Job love relationship hack #2: trust
Trust starts with truth and ends with truth
One of the most critical attributes in any relationship is trust. Yet when I look around, I see so many examples of organizations operating without trust:
- Churn and inefficiency
- Headline-grabbing scandals (SNC-Lavalin, Google, Facebook and Volkswagen)
- Pressure to perform and rising tension bringing out the worst in people
- Bosses who micromanaging
- Loads of rules, red tape and heavy regulation
The power of trust
Magic happens in organizations when there is a high level of trust. Trust builds brand value, because it is inextricably linked to integrity, which is today’s ultimate brand attribute. Also, when management trusts workers and workers trust management loyalty is built, collaboration is possible, decisions are easier, and the speed of execution increases dramatically. This leads to increases in performance and profitability. According to research, a one standard-deviation increase in trust is associated with an approximately 30% increase in firm size. In my humble (but expert) opinion, you can’t afford not to build trust in your organization.
To create job love and build a successful organization, you need to build trust. Unfortunately, one of the easiest ways to destroy trust is with poor internal communication (trust me, I’ve seen it many times!). Here are four rules that will make sure you build trust instead of destroying it:
1. Start at the top
Trust starts with the CEO, the C-suite, and must be demonstrated at every level (yes! right down to managers on the front lines). Internal communications professionals should be working with leaders to help them connect with employees. Sometimes we need to have difficult conversations with leaders to insist on authenticity and to help them understand that being real and human can build trust. For example, leaders can send a powerful message by admitting failure or mistakes, which it’s not easy to do.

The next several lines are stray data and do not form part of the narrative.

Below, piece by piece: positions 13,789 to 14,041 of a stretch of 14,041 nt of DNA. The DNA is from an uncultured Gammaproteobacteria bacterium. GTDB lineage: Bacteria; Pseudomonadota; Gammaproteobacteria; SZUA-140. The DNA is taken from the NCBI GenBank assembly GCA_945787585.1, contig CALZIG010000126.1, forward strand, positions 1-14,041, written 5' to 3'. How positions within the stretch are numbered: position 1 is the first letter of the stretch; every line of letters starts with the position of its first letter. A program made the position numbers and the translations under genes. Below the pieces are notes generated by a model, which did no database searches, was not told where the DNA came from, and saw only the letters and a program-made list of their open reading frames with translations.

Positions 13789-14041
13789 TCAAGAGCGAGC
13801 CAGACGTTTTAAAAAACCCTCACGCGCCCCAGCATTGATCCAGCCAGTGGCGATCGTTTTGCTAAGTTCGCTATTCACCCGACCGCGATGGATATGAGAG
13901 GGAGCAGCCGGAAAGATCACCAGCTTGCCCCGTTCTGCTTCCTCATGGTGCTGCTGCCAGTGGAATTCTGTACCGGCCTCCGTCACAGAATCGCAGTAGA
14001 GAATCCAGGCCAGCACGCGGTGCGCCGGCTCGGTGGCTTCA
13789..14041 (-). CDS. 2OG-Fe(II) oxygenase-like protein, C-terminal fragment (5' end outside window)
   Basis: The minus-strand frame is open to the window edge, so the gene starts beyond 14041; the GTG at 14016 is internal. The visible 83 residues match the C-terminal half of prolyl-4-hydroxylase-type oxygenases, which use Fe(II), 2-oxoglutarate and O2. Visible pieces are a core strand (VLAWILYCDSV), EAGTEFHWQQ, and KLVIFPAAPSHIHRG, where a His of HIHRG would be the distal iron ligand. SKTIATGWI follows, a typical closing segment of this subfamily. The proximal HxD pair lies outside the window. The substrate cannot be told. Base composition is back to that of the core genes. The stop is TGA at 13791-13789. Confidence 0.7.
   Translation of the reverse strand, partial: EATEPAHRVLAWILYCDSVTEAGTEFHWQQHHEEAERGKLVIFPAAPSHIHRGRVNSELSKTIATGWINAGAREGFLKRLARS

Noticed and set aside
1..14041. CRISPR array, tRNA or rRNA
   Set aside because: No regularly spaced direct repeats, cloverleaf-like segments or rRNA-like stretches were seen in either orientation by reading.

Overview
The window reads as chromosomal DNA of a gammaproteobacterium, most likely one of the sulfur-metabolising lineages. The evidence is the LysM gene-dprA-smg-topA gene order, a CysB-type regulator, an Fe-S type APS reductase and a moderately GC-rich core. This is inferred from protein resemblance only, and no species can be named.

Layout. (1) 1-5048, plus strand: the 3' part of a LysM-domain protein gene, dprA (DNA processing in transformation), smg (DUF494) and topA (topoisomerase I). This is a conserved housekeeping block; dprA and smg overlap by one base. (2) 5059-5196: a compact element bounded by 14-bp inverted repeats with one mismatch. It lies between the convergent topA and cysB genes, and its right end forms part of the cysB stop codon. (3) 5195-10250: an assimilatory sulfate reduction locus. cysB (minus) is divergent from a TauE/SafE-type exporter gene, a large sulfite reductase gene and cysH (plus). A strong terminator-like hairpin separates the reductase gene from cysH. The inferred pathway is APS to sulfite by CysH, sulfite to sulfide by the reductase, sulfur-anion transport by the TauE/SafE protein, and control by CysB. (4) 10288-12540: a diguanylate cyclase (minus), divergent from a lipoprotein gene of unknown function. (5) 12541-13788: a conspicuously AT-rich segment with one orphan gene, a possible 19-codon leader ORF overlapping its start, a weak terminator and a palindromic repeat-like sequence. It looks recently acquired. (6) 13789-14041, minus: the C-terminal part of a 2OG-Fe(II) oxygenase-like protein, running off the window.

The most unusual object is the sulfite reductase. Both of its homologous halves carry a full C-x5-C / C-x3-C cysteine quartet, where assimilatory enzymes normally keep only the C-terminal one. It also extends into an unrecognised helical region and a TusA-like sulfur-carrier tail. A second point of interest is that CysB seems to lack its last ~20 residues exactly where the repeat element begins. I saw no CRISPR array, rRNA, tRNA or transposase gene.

Establish trust as one of your company values.I personally believe every organization should have trust as one of their key values. When you have trust as a guiding principle it changes everything. But you can’t just stick a poster on the wall and call it a day! You need to bring the value of trust to life in your corporate storytelling and woven into all communications in order to make it real for people. A very long time ago, the President at the company where I worked started every town hall with a simple slide that listed the corporate values. Trust was at the top. When it came time to decide whether or not all staff should be allowed access to a new thing called the Intranet, the management team decided to grant everyone unrestricted access that would not be monitored – why? Because of trust.
2. Insist on authenticity
The communications landscape has changed and there are higher expectations when it comes to open and honest communication. The workplace is no exception yet 30% of millennials think their company’s internal communications practices are not working because they are self-serving or dishonest. Internal communications must speak the truth – no spin, no glossing over the difficult details, no pigs with lipstick! This doesn’t mean that there isn’t room for positive messages, but you have to be open and honest. Tip – resist softening messages. Inevitably, the message gets distorted and leaves employees thinking that management is hiding something, which of course breeds fear and a lack of trust.
3. Tackle issues head on
Have you ever worked in organizations that seem amazing from the outside but once you are inside the building the story is much different? There is rumbling under the surface, but no one is brave enough to acknowledge them. No organization is perfect. Yet so many organizations drive forward without actively seeking to uncover hidden issues or systemic problems. It takes a lot of courage for organizations to open up and be vulnerable enough to admit their weak or blind spots. Ignoring issues that are festering under the surface can have dire consequences when they boil over, and you have a mass exodus of people.
Make sure you are listening and involving your people, constantly seeking to understand their frustrations and challenges can help you understand your weak spots. Once you understand them, have the courage to acknowledging your weak spots and work with your people to address them. This will not only build trust but also make you a stronger and healthier organization in the long run.
4. Increase understanding
Suspicion is hard-wired into our brains – it’s a survival instinct. The people we don’t know and the things we don’t understand might be a threat. To increase trust, you need to help build understanding and relationships across the organization. Communications can accelerate this, again with storytelling that breaks down silos, by organizing events and opportunities for people from different locations and departments to interact and connect.
Got trust issues? We can help you rebuild trust and in the process help you build an organization that attracts awesome people and thrives in today’s complex world.